From the December/January 2014 Issue:

Keeping up with the Kitchen

    Writer: Robin Amster | Photographer: Peter Rymwid | Interior Designer: Karla Trincanello, CID, Allied Member ASID |

After redoing their kitchen, a Warren couple go for a more wide-ranging renovation


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enlarge | The Tuscan-inspired kitchen contains a new Wolf commercial-style range topped by a limestone backsplash and hood. It provides a focal point and meets the husband’s requirement for serious cooking equipment. Designer Karla Trincanello made space for the new range by extending a wall that had held a double oven into a wide space that led to the laundry and garage. In the remaining space she created an arched doorway to a new vestibule leading to the laundry and garage.
“Originally it was all about the kitchen,” designer Karla Trincanello says of her renovation of a spacious colonial-style home in Warren. But the contrast between the dazzling new kitchen with European flare and the adjoining family room proved too stark for the homeowners, so they asked the designer to update that space also.

“While you’re at it, do the powder room,” she recalls them saying. “Then they asked what I could do in the foyer. And once the foyer was done, we did the living room and dining room.” Before it was over, she also had transformed the library, upper hall, master bedroom, sitting room and master bathroom.

It’s not an unusual progression, says Trincanello, a state-certified interior designer, allied member of the American Society of Interior Designers and owner of Florham Park-based Interior Decisions. “The homeowners realized that having a beautiful kitchen alongside a family room that’s not as beautiful wasn’t a great idea,” she says. “The same with the new foyer, which made the living and dining room look dull.

“I never push anyone to do more than they ask me to do,” Trincanello says. “But once we start with one area and the clients are pleased [with that], it’s like having a brand new shoe on the right leg and an old one on the left.”


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enlarge | The renovated breakfast area features a carved dining table surrounded by a marble floor border in the same shape as the ceiling. Woven fiber shades adorn the windows.
Tuscan-inspired
When called in to redesign the kitchen, Trincanello found an outdated space woefully inadequate for the husband. Over the years this hard-working homeowner has devoted more and more time on weekends to cooking for family and friends. Not only is it one of his interests, he finds it a great way to relax.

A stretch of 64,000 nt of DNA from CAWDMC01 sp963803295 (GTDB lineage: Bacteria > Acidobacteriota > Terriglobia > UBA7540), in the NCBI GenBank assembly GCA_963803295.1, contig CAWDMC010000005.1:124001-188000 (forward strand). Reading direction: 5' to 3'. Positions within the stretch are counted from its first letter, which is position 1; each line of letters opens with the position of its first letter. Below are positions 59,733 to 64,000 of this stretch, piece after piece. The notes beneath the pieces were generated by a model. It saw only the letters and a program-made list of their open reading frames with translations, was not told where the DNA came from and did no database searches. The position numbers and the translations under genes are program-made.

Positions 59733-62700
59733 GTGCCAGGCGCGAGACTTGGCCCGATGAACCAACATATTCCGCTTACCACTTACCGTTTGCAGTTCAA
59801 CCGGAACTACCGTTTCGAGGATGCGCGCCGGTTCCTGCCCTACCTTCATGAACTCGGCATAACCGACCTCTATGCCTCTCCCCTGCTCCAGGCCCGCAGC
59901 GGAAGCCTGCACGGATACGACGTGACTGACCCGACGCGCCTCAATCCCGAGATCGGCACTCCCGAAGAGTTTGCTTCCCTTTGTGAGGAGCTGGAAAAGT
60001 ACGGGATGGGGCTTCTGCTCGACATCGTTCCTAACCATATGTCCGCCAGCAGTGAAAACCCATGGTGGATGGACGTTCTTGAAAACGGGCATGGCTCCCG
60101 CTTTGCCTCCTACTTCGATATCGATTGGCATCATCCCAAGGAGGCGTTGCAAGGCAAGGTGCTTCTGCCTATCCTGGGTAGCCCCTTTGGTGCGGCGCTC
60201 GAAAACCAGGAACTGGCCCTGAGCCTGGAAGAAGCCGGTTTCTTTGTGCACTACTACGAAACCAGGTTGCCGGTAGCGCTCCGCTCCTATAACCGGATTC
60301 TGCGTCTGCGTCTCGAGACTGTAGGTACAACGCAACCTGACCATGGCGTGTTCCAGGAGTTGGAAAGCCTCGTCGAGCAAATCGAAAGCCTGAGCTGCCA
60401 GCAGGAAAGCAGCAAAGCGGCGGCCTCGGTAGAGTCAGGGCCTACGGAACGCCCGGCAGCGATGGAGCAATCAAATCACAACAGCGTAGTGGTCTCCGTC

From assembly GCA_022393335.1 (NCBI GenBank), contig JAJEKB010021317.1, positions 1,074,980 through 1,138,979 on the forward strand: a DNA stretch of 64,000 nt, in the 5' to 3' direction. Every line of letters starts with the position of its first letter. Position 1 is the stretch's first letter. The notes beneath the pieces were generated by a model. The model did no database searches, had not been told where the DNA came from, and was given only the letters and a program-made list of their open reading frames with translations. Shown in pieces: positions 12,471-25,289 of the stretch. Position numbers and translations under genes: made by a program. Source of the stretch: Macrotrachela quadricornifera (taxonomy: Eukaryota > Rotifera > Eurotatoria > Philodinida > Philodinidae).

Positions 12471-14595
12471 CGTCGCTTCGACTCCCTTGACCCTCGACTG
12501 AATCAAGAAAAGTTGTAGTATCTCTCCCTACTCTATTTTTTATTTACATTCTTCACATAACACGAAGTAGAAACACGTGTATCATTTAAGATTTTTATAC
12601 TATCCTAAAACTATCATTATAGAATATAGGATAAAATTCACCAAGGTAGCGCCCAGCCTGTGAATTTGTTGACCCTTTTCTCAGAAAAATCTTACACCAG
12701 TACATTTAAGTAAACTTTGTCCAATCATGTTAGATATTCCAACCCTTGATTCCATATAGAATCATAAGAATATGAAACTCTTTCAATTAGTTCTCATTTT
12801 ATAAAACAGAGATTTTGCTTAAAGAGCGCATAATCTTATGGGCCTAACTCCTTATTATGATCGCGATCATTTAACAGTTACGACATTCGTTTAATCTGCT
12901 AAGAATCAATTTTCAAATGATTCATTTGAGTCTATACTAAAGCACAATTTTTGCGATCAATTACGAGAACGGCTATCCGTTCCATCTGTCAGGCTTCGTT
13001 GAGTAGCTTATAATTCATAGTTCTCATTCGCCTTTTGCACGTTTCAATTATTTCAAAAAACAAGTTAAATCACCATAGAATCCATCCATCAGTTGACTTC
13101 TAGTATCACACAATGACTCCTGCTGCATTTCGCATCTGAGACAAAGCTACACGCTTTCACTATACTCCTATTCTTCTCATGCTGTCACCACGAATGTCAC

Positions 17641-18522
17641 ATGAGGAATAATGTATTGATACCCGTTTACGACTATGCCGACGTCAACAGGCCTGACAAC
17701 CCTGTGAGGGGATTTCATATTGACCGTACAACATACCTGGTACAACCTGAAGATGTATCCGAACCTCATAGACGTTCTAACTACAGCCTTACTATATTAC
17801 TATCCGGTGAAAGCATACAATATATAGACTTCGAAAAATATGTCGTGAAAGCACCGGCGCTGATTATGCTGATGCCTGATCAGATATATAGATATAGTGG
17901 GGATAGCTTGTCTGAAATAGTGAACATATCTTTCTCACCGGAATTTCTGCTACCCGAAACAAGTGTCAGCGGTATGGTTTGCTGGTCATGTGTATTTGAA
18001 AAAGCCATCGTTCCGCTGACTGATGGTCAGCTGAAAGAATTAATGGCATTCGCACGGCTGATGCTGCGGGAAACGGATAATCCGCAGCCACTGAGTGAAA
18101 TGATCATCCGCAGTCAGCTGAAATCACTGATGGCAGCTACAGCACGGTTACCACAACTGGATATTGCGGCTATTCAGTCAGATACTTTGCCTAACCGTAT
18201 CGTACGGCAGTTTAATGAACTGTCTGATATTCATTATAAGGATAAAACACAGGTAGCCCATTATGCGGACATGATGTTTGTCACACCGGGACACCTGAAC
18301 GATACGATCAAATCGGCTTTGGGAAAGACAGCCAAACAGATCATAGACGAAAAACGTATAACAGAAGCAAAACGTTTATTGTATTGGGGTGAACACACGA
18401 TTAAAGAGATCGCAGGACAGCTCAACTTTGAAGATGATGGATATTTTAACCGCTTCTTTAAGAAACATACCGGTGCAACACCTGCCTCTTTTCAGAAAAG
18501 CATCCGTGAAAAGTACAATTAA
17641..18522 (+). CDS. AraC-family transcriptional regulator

The existing kitchen had a 30-inch cooktop located on a center island plus double ovens on a wall to the left of the island. Given the cooktop’s location on the island, the husband didn’t have enough space for prep work or to lay out goodies for friends and family to socialize while he cooks. The homeowners also wanted an eat-in space less formal than their dining room.

A trip to Tuscany sparked the couples’ idea for a Tuscan-style country kitchen. But all they expected, in addition to a new style, was the same layout with updated appliances.

Trincanello, however, noted that while the kitchen was quite large, it had tight spots. When people were seated on stools at the island, other guests had trouble getting around them. A wall housing a storage pantry and butler counter near the entrance to the dining room also created a bottleneck when there were guests.

The designer proposed a new layout to solve these problems, create a more functional cooking space and provide more storage and another service area. First, she extended the wall that had held the double ovens into a six-foot wide hallway that led to the laundry and garage. On this wall she placed a 36-inch commercial-style range topped by a limestone backsplash and hood.

Then in the remaining space, Trincanello created an arched doorway for a new rear vestibule to the laundry and garage. A few steps from the new range, she added a convection oven, electric oven and warming drawer on the wall where the refrigerator is located.

She also removed the wall near the dining room that housed a storage pantry and butler counter and replaced it with an open “butler area.” It provides an alternate service area for the dining room and contains a large custom hutch for display and storage along with a beverage refrigerator, icemaker, built-in coffeemaker, bar sink and dishwasher drawer under the sink.


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enlarge | The kitchen opens to the family room, where two sofas in different styles provide a comfortable European look. Two leather chairs provide additional seating, and a large cocktail table topped by leather padding is a good place to rest feet while watching television. Trincanello removed a window beside a narrow fireplace to allow room for enlarging the fireplace and adding a built-in bookcase. On the other side of the fireplace, she designed an arched entryway to the library to coordinate with the arched bookcase.
Taking a Cue
Trincanello’s design of the rest of the home took its cue from the new kitchen.“ The owners wanted a Tuscan country look but nothing very formal,” she says.

The walls of the family room—part of the open plan with the adjacent kitchen—are painted a rich rust color that coordinates with the kitchen’s warm Tuscan gold. To create a European look, Trincanello used two sofas in different styles: an angled upholstered sofa in an olive green, rust and gold paisley and a wood-framed sofa with rust cushions.

She made some structural changes in this space as well. The room had a narrow fireplace between the entrance to the library and a window. Removing the window enabled her to enlarge the fireplace and fashion a built-in arched bookcase beside it. To match the bookcase, she designed an arched doorway to the library on the other side of the fireplace. The fireplace, bookshelf and library doorway are all stained warm walnut. Despite the loss of one window, the room still has ample natural light thanks to two other large windows and French doors leading to an outside deck.